–   Subclavian preferred site if not contraindicated
       Physicians’ role: Prep
   Remember to employ maximal barrier precautions
   Put on hat/mask for everyone in room
   Minimize number of people in room
   Close door prior to start of procedure
   Wash hands
   Sterile gown/gloves
   Chlorhexidine prep of site
    – Pinch wings of applicator to break ampoule
    – Hold applicator down to saturate pad
    – With sponge against skin, apply chlorhexidine for at least 30
      seconds using a back and forth scrub
    – Allow chlorhexidine to dry completely before beginning line
      placement (~2 minutes)
    Physicians’ role: Insertion
   Full body drape
   Perform procedure
   Transduce with pressure tubing to verify venous placement
   Apply needleless caps, flush ports with saline
   Suture catheter in place
   Apply Biopatch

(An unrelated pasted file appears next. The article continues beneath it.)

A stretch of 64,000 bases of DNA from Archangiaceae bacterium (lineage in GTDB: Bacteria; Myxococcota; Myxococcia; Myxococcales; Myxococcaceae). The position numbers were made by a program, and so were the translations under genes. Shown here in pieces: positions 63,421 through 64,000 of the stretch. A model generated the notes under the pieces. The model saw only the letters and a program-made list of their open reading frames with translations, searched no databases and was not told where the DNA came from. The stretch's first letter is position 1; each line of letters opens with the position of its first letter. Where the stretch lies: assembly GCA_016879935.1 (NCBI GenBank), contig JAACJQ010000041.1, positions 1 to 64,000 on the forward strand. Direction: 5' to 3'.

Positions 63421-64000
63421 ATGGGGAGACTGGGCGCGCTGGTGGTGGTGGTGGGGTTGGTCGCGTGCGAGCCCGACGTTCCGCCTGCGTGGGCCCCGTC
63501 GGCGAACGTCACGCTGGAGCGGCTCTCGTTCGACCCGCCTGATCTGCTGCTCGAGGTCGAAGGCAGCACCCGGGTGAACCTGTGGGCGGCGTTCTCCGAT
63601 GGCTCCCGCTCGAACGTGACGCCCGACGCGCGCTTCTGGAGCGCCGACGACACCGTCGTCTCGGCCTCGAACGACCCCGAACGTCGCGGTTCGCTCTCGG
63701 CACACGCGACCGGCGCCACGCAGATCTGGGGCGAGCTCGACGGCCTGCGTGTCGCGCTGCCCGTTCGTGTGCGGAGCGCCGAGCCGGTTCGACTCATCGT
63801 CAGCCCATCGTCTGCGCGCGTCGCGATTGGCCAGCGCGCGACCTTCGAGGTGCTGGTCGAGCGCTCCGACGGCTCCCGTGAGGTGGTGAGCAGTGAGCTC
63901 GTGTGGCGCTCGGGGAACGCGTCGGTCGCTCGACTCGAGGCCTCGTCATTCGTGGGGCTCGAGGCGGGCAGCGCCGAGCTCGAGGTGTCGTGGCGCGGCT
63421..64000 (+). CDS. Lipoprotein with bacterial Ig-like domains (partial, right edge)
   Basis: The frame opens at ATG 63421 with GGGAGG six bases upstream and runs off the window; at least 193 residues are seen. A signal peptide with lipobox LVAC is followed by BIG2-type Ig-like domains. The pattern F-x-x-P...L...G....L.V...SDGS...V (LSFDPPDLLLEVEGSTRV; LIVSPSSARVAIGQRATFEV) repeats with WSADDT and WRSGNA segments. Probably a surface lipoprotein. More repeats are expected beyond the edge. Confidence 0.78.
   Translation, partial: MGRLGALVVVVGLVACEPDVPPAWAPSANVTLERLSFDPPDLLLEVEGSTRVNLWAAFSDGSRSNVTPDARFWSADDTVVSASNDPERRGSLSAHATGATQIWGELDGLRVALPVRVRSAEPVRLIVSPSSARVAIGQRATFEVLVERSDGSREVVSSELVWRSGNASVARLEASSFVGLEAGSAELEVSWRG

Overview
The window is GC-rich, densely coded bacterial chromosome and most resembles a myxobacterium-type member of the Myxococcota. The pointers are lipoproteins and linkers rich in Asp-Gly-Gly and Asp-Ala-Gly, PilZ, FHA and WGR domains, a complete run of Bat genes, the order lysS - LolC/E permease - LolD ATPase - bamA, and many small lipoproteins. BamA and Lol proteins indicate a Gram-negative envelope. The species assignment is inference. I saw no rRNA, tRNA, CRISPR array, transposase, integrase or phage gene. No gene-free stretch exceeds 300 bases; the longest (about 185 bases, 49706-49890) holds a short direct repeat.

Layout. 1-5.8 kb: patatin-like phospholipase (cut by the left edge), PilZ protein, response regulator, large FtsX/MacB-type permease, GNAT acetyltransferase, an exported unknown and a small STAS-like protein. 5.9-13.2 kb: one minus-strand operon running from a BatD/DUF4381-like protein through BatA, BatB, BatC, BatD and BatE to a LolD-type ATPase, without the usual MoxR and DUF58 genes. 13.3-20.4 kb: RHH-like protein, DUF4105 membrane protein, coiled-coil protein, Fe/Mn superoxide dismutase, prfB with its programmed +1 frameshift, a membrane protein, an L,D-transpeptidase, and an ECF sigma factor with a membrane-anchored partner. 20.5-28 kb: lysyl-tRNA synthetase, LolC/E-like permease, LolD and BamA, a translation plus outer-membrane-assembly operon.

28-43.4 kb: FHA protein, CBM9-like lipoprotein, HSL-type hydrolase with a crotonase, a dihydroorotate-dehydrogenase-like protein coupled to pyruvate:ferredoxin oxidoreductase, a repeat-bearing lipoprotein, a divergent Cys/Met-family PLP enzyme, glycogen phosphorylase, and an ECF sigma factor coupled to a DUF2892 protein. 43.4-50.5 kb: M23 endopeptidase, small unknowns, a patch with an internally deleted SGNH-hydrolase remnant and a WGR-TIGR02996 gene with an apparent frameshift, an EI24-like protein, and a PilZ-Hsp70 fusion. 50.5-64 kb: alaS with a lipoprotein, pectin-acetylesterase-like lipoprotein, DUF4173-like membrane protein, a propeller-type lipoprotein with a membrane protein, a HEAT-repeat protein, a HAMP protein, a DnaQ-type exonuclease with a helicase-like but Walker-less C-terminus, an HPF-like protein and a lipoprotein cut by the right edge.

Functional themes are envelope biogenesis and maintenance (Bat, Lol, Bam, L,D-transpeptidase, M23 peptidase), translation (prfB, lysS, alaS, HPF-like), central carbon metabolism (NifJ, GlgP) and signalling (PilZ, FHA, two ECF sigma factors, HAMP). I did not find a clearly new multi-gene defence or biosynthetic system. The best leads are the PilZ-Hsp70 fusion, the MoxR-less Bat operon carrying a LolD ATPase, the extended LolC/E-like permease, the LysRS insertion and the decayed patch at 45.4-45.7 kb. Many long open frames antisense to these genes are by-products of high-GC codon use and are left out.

   Apply Tegaderm
   Appropriate disposal of kit/drapes
   Order and check CXR for line placement
   Procedure note in chart
   Daily review of necessity of central line-advocate removal ASAP
Compliance/Tracking of On-line
   Collaboration with Kathy Andolsek in GME
   Monthly reminders to residents/program
    directors as to who still needs to take online
   Monthly reports to Infection Control to be
    compared with ICU schedules from
   Individuals who are not compliant to be
    followed up with by 100K team
Compliance/Tracking of Hands-on
    All ER residents inserviced and signed off in
     June 2005
    All Incoming Anesthesia residents inserviced
     July 2005, CA2s done at start of ICU rotation,
     entire residency done by June 2006
    All Surgery residents inserviced September
    Medicine residents inserviced in Spring prior
     to JAR rotations each year
Compliance/Tracking in ICU of
 appropriate sterile technique
 Consideration of form
 Observation by SICU/MICU attendings
  with individual instruction as needed
 On evaluations a sentence “___ clearly